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Let’s Talk about Hats

Let's talk about hats.  Holy Moly!  It's come to this…hats?  I now know my old brain is running on fumes.  Okay.  Okay.  I'll take up the challenge of finding something interesting to say about hats.

The earliest depiction of a man wearing a hat was a fellow wearing a coolie straw hat.  The tomb in which it was found dated to about 3200 BC.

The earliest physical evidence of hats was found in a Danish bog and was dated to about 70 BC.

According to legend, St. Clement, patron saint of Felt Hat Makers (quite an honor), discovered felt which is used widely in hats when he filled his sandals with carded wool compressing the fibers to create felt.

The word milliner, maker of hats, originated in Milan, Italy.

Common sense tells one that hats have been around almost as long as man himself.  Hats were a lot more convenient to produce than umbrellas, and all men have needed protection from the sun and the rain and…bird droppings.

Looking around at hats today, it's quite evident that hats are used for more than protection  from the elements.   I suspect they are used as signals of status, occupations, and attitude.

Frankly, I've never been much of a wearer of hats.  I think my first hat was a pork pie straw I used when playing golf as a young fellow.  I'm sure that choice was based on Sam Snead's head gear.  I'm also sure I should have worn hats more when working in the sun.  This neglect of head gear probably accounts for my little friend, a cancerous spot on top of my head.

By checking around the internet, I discovered that we have more words for hats than Eskimos have for snow.

Let’s begin with the top hat.  It caused quite a stir when introduced in England in the late 1800's.  It's evolved into the coachman top hat, the stovepipe, the opera hat and the mad hatter.

The bowler is another English creation.  It's also called a coke, billycock, bombetta, bombin, derby.  Charlie Chaplin and Laurel and Hardy wore these on screen.

The boater, made of woven straw, is also called a
skimmer, a sennit hat, and a can-can hat.  About the only time one sees one of these worn today is when quartets harmonize.

The Pork Pie, my original choice for golf outings, has an interesting history involving New Orleans jazz and blues musicians, food sellers, and hot pies.

The open crown soft felt hat is designed to be shaped by its wearer.  Styles are endless.

The Homburg originated in England for King Edward III.   It was a choice for Churchill and Eisenhower and found new popularity in the film The Godfather.

The Fedora started life as a ladies chapeau in a Broadway play with Sarah Bernhardt.  One version is also called a trillby.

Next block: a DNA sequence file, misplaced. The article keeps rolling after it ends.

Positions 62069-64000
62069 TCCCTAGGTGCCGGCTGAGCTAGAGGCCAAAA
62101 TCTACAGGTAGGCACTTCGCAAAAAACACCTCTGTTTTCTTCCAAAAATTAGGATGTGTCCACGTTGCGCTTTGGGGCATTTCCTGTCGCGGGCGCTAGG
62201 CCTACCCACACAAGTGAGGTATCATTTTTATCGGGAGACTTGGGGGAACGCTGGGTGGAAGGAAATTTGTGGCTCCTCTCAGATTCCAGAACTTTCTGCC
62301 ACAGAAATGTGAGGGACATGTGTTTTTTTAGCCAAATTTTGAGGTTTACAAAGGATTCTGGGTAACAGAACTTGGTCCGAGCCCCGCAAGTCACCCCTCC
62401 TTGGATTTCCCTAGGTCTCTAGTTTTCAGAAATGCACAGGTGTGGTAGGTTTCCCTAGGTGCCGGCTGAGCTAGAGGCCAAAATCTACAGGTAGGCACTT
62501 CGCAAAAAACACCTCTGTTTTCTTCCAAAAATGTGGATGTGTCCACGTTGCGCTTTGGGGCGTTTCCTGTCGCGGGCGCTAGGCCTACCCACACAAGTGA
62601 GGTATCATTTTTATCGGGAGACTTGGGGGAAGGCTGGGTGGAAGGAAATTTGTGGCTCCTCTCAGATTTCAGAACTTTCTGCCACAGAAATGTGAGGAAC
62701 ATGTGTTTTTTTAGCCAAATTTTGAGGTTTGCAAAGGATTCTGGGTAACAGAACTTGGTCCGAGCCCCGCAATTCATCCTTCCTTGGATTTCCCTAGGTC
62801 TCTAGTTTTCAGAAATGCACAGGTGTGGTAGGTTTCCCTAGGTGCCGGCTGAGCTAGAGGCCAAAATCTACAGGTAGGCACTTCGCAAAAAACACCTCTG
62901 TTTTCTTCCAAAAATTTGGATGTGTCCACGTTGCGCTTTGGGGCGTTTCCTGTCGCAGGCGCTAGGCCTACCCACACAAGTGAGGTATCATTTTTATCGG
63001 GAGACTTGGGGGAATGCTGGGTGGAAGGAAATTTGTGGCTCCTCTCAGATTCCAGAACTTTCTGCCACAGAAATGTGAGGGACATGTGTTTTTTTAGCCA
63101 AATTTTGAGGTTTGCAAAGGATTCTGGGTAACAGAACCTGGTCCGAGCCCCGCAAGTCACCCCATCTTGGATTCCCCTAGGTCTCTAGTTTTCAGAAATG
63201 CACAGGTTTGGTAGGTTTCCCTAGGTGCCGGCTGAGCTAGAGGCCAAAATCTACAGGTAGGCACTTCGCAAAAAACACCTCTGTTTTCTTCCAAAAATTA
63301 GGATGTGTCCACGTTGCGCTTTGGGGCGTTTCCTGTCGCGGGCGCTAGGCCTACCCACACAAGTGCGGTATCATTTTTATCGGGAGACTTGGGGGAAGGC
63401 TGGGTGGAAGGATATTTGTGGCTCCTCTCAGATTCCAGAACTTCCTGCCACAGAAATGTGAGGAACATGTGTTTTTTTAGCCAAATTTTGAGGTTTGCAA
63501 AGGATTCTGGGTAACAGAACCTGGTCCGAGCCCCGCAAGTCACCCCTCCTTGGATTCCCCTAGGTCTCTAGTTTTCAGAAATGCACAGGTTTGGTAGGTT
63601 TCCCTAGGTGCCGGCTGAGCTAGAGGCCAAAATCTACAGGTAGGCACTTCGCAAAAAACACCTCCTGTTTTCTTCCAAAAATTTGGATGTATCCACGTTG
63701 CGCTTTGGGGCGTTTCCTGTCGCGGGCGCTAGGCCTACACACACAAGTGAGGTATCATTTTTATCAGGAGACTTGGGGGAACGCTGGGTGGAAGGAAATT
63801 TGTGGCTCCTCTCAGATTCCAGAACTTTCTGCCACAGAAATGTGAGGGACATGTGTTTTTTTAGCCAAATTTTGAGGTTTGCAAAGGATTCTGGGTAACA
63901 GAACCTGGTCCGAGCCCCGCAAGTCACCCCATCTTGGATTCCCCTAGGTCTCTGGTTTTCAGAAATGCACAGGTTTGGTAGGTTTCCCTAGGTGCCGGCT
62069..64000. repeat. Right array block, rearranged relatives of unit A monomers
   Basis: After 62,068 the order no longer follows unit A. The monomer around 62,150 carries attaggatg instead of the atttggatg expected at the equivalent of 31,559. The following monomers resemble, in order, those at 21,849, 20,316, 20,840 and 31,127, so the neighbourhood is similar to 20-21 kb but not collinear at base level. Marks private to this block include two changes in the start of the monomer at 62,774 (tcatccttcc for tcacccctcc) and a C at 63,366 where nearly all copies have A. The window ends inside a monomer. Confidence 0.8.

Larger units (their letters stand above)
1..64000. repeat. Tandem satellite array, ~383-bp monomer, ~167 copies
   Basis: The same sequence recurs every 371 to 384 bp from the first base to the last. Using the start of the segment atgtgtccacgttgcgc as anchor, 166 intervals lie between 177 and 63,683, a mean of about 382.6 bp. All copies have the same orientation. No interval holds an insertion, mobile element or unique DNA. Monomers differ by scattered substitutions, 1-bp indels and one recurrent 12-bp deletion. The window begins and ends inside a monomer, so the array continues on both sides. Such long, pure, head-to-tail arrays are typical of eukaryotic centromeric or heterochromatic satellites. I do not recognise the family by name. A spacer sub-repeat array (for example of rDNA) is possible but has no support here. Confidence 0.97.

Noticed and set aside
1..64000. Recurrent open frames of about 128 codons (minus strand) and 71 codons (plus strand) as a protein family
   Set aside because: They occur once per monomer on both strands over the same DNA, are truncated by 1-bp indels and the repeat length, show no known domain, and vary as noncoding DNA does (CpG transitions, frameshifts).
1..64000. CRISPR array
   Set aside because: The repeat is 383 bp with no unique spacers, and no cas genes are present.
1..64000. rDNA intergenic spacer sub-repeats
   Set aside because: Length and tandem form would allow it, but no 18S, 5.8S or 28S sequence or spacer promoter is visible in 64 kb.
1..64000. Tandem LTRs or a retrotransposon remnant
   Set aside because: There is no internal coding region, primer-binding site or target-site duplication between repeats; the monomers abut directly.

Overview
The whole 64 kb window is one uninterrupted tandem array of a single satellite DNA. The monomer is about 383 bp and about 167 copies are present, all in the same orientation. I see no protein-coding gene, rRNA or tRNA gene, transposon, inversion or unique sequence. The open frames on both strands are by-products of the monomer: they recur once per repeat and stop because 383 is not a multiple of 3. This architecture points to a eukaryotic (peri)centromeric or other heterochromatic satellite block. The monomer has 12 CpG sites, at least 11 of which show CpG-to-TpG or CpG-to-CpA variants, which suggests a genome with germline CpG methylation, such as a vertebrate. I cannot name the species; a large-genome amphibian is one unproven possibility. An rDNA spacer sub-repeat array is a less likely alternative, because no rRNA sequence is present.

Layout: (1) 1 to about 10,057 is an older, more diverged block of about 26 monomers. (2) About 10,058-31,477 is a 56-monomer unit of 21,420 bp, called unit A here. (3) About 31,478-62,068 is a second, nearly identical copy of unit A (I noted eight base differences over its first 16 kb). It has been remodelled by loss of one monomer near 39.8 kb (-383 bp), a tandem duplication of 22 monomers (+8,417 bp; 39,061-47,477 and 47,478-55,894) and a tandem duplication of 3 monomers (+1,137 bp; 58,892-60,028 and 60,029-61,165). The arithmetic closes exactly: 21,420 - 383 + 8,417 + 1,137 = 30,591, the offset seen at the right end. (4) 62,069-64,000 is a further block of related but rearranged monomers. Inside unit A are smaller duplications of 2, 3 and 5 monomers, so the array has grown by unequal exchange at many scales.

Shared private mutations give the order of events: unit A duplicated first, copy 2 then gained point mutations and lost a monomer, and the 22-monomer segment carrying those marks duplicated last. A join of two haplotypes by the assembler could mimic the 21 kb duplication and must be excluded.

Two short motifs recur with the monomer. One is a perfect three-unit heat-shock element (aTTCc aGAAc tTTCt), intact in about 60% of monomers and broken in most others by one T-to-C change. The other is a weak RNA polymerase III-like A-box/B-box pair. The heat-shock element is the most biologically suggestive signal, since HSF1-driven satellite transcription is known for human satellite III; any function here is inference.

The flat cap is also known as a driver, a cabby, a golf cap, an ivy cap, a pistol cap, and a paddy cap.  One doesn't see this cap much today.  However, it's my choice when I play golf.

The newsboy is similar…but different from the flat cap.  It's also called a baker boy, a big apple, an eight panel, a Gatsby, and a Lundberg Stetson.

The Greek fisherman originated in Athens in the late 19th Century.  Because John Lennon popularized the hat, it's also called a  John Lennon hat.

The Panama, strangely, didn't originate in Panama but in Ecuador.  In Ecuador they are called sombreros de paja toquilla because of the straw from which they are made.

The Milan straw originated in China, not Italy.

The Western hat: now we're talking.  Being that I live in Texas, I see these regularly.  Because of the harsh elements the cowboys worked
in, nothing but the Western hat with its broad brim would do.  There are various creases: the Carlsbad, the Montana peak, and the most common, the Cattleman style.  The manufacturer Stetson is most closely associated with this hat.  It was my dad's choice.  Don't dare touch his damned Stetson.

The gambler, worn by Rhett Butler in Gone with the Wind, is a smaller version of the western dress hat.

The gaucho is worn by…well, gauchos of South America.  It's a felt hat with wide flat brim suitable to South American cowboys.

Surely I've failed to include some unexplored items fitting on top of a man's head.

If in the future, I'm once again stumped for a subject about which to write, I may take on the challenge of women's hats.

You may have also noticed that I didn't include the damned baseball cap which seems to be the “hat” of choice today.  I can envision Crocodile Dundee explaining to a villain wearing a baseball cap, “That's not a hat; this is a hat,” as he tips his fedora to the villain.

interesting enough